SHRINKING: SEASON ONE
Starring: Jason Segel, Harrison Ford, Jessica Williams, Christa Miller, Michael Urie, Luke Tennie, Lukita Maxwell, and Ted McGinley
Creators: Brett Goldstein, Bill Lawrence, and Jason Segel
It takes a couple episodes to find its footing, but Shrinking quickly turns into what will undoubtedly be one of my favourite new series of the year. The cast and writing are solid across the board, and the mix of R-rated comedy and heartfelt emotional moments balance wonderfully. It’s also the most checked-in performance we’ve seen from Harrison Ford in quite some time. He’s the standout of the series for me, alongside the undercast and very funny Christa Miller. It may not necessarily be a feel good show like Ted Lasso, but it’s a relatable one that still finds levity in its darker moments.
Shrinking's greatest weapon is its charming cast, as the ensemble’s chemistry is what makes this 10-episode therapy session worth sitting through. It’s pleasant, with great humor that gives off Ted Lasso vibes; however, it lacks a true narrative, which, unfortunately, leads it to feeling flat. There are no real repercussions for certain character choices or meaningful conflict in the series, which leaves Shrinking as a serviceable distraction to watch without having to think much about it. Not that that's the worst thing, but it could have been better. If you’re going to watch this show, binge it for its breezy episodes and Jason Segel's cool truck.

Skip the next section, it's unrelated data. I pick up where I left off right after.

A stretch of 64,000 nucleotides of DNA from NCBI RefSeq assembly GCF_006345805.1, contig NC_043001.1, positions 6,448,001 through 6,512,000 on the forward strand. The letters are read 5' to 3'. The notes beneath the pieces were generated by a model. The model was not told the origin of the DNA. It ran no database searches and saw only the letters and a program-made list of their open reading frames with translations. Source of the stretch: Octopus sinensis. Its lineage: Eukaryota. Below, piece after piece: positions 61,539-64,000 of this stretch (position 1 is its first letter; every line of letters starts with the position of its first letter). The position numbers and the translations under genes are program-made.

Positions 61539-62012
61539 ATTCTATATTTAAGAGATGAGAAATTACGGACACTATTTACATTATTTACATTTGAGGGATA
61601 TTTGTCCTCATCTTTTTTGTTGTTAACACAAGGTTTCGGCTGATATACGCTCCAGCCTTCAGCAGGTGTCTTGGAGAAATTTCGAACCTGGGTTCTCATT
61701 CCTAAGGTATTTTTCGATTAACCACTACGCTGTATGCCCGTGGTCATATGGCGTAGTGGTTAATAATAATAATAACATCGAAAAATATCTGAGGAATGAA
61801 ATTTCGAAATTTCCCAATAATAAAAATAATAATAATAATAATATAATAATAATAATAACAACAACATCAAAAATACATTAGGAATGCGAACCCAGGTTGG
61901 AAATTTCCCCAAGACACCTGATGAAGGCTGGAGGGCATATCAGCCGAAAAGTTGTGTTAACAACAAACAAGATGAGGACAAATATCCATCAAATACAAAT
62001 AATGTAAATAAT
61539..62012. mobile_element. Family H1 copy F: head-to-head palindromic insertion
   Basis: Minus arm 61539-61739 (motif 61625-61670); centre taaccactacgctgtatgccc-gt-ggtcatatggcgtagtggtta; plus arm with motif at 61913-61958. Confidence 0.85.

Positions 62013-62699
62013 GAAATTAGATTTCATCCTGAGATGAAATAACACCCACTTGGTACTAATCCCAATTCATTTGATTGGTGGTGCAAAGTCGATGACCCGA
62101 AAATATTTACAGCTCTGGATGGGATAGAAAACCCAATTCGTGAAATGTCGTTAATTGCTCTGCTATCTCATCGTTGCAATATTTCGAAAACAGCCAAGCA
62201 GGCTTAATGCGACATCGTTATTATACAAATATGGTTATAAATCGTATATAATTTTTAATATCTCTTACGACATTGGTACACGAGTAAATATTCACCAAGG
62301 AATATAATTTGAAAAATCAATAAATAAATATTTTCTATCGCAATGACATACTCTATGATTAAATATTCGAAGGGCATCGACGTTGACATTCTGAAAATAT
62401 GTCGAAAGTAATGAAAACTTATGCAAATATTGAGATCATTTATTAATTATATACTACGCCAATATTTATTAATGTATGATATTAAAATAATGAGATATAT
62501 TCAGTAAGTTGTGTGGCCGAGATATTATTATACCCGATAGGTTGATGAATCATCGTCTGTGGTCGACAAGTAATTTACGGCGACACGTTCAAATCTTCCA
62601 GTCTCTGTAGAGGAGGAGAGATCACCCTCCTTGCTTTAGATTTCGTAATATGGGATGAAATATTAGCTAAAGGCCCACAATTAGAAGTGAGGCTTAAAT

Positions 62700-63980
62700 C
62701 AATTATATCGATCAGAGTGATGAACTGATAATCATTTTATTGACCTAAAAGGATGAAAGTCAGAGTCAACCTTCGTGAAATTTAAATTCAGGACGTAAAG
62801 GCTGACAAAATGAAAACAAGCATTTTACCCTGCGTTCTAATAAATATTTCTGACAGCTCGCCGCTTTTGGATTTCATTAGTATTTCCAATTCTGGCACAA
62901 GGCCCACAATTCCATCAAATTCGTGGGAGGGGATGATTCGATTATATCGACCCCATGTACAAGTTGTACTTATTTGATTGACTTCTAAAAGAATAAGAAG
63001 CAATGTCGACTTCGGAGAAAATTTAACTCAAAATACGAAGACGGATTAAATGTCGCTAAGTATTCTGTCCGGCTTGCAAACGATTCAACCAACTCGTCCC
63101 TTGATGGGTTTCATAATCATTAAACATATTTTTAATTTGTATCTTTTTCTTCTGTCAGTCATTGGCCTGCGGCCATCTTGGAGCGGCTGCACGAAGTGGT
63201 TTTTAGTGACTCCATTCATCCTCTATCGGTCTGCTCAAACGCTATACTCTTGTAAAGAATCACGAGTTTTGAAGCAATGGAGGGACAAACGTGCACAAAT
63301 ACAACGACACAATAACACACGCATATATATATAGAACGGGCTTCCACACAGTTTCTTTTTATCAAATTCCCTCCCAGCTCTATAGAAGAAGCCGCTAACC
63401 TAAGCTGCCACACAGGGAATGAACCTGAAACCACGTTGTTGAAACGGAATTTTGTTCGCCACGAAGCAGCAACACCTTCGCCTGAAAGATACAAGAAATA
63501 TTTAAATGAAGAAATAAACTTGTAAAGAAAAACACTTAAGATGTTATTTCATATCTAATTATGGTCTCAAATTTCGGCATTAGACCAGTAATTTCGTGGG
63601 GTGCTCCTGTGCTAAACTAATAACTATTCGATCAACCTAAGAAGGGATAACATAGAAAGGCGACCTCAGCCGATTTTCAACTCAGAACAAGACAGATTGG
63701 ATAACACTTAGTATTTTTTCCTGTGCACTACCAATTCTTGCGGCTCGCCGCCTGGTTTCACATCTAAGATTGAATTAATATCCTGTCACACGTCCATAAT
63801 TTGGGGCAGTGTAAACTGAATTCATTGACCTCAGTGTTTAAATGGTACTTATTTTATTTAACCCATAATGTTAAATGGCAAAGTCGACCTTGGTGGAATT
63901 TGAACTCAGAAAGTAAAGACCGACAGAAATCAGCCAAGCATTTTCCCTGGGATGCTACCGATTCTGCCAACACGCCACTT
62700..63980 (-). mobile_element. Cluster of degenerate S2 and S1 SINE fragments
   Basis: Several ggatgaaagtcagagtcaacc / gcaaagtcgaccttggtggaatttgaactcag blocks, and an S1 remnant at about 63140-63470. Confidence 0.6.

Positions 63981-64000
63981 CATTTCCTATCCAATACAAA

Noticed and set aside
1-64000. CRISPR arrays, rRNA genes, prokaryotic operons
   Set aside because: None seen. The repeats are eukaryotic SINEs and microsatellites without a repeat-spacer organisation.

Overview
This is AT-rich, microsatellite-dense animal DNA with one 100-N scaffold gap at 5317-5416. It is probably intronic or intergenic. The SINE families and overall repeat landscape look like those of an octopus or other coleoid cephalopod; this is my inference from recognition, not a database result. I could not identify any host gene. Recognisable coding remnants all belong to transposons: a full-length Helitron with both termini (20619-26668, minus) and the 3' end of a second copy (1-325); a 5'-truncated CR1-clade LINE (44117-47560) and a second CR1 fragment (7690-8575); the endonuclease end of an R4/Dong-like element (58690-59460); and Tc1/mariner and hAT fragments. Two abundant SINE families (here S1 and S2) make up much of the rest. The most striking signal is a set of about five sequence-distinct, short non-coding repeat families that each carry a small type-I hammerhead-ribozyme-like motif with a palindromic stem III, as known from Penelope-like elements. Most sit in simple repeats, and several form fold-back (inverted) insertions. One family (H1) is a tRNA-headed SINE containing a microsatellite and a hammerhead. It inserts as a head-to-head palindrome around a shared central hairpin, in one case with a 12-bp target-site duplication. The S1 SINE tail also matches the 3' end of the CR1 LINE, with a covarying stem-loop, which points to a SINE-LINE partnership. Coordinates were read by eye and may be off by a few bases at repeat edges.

What do you get when Ted Lasso’s Roy Kent (Brett Goldstein) writes a show for How I Met Your Mother’s Marshall (Jason Segel), co-starring grumpy Indiana Jones (do I really need to clarify)? Pure awesomeness! Shrinking is one of the funniest shows I’ve seen in a long time. It uses Segel’s bread and butter…which is to say hilarious sadness…to deal with grief and trauma in the purest way possible: honestly. Every single character is deeply flawed and extremely likable, and there isn’t a weak link in the incredible ensemble (Jessica Williams, Harrison Ford, and Luke Tennie are awesome). Yes to Shrinking. Just yes.
I don’t really have anything “bad” to say about Shrinking, other than to say it’s just not my cup of tea. It’s the kind of show that insists all of its well-to-do characters have real problems, yet none of the problems present any real conflict or consequences. Characters fight, then immediately make up; Jason Segel’s character is a “mess,” but still very successful. It presents a world where everyone is there to help, and it does so with a cloying purity that is hollow and spineless. Harrison Ford has a few good moments, but even his typical gruffness can’t overcome the overly sappy sentimentality on display.